The FATF has acknowledged that many VASPs are still in the very early stages of Travel Rule implementation. In order to accelerate that process, the FATF has emphasised the need to engage with jurisdictional authorities and the private sector, and encourage the further development of solutions “that are global, interoperable, and can accommodate for nuances across national requirements.”
Emerging Issues and Risks
The need for VASPs to implement the Travel Rule has grown more urgent as a result of developments on the cryptocurrency landscape. The FATF has set out some of the key emerging risks and market developments:
FATF research suggests that decentralised finance (DeFi) markets have grown significantly from 2021-22, with increasing use of stablecoins and cross-chain bridge software. The FATF has stated that it will continue to monitor DeFi developments to ensure that AML/CFT standards remain relevant.
Like DeFi markets, use of non-fungible tokens (NFT) has also increased, along with opportunities for criminals to use them to launder money. The FATF notes that the increase in active wallets trading in NFTs and disparities in the way NFTs are defined across jurisdictions has created new AML/CFT risks.
The FATF has noted that peer-to-peer (P2P) payments of virtual assets potentially fall outside the scope of the AML/CFT recommendations – and will continue to monitor emerging risks.
As stablecoin liquidity increases, so do the potential risks to consumers. The FATF has stated that it will “continue to facilitate discussion between jurisdictions and other standard setting bodies” on VASP regulation implementation issues as they relate to stablecoins.
The FATF has recognised the potential for the anonymity of virtual assets to aid attempts at sanctions evasion – although liquidity limitations have prevented this happening on a large scale. With that in mind, the FATF has noted that the Travel Rule is vital in helping VASPs identify counterparties involved in transactions.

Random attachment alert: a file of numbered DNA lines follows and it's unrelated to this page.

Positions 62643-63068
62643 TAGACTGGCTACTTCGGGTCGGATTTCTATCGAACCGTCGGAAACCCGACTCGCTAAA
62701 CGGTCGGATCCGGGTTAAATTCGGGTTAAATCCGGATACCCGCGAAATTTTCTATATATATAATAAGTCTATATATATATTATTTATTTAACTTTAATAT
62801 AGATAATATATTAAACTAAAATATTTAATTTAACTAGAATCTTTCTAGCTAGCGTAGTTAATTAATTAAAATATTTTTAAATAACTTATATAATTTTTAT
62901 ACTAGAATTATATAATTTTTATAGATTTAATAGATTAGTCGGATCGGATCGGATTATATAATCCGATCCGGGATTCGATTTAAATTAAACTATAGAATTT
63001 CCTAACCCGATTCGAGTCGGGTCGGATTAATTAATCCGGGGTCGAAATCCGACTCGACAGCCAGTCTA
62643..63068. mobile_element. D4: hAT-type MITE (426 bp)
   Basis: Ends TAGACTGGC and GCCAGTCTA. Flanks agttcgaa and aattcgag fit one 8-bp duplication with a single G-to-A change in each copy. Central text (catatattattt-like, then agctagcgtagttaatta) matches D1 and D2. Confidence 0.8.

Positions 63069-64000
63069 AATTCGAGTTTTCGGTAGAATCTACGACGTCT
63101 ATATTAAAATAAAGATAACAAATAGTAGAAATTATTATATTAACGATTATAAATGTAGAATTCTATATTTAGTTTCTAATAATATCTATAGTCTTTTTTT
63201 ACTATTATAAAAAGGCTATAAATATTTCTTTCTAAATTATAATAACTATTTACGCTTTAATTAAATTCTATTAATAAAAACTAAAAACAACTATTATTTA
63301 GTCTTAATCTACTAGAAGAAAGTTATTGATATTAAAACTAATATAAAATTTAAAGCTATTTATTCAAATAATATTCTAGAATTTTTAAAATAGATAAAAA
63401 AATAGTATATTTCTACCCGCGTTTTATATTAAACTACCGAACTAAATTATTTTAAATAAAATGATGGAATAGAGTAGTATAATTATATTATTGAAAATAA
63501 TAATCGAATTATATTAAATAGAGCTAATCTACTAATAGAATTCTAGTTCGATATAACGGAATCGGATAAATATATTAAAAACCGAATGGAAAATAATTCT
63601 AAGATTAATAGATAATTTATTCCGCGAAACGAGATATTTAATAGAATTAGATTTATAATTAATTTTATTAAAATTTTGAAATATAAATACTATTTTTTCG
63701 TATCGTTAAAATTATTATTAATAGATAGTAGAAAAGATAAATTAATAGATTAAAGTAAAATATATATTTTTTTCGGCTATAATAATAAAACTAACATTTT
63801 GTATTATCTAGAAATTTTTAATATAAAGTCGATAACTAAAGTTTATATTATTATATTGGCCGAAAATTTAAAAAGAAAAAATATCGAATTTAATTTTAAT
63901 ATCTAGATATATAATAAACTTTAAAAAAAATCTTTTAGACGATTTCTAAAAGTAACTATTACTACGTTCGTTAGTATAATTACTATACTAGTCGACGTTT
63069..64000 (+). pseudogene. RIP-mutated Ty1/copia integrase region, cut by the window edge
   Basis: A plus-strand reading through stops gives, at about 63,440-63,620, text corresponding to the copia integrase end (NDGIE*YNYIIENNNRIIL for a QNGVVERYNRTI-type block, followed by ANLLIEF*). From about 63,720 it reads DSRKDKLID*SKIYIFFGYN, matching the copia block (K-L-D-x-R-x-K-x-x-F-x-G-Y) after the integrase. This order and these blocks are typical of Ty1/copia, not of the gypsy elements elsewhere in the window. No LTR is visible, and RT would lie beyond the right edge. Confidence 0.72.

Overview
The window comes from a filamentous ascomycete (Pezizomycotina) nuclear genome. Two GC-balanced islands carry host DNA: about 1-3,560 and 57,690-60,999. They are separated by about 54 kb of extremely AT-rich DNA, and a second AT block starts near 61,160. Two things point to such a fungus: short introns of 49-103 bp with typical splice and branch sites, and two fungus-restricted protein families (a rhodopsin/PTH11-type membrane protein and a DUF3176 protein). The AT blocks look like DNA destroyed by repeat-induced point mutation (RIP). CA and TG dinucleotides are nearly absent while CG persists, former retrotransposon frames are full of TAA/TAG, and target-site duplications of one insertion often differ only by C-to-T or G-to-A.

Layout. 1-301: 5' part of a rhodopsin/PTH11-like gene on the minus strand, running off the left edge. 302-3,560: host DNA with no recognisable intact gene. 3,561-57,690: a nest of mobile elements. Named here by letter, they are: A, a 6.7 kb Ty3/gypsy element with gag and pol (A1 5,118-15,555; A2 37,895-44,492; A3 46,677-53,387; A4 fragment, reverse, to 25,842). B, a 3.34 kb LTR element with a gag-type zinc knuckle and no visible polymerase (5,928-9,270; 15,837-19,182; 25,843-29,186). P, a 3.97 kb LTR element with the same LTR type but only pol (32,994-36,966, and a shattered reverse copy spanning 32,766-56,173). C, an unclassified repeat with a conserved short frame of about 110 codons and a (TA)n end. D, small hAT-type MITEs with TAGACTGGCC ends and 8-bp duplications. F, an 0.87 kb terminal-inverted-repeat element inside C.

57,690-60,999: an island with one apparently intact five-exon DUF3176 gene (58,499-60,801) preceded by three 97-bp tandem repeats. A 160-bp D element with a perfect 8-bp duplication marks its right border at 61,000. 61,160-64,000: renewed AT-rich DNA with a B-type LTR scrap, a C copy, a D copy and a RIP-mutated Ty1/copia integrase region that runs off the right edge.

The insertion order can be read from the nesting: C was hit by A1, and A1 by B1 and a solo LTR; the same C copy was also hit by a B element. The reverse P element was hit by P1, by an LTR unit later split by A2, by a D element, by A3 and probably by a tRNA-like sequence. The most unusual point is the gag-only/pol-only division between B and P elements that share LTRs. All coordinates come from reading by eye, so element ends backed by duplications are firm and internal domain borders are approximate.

The criminal use of virtual assets is often linked to ransomware money laundering, with criminals using non-compliant VASPs to transform illegal proceeds. In addition to implementing the Travel Rule, the FATF has highlighted opportunities to use blockchain analytics technology to trace ransomware-related money laundering.
VASP Compliance: Next Steps
The FATF has urged member states and jurisdictions to “lead by example” in order to promote the implementation of the Travel Rule by encouraging VASPs to share knowledge and good practices. In particular, the FATF has highlighted the importance of technological solutions in achieving Travel Rule compliance and especially in cross-border compliance. Similarly, the FATF suggests that the private sector should work to “facilitate interoperability across Travel Rule technological solutions”.
In order to comply with the Travel Rule, and adapt to the changing landscape of virtual asset regulations, VASPs and other obligated entities must implement suitable risk management solutions to analyse vast amounts of customer and transaction data. Ripjar’s Labyrinth platform is designed with that requirement in mind, integrating advanced screening software and machine learning systems capable of capturing data in real time from across the world – and ensuring that your organisation is informed as soon as its risk exposure changes.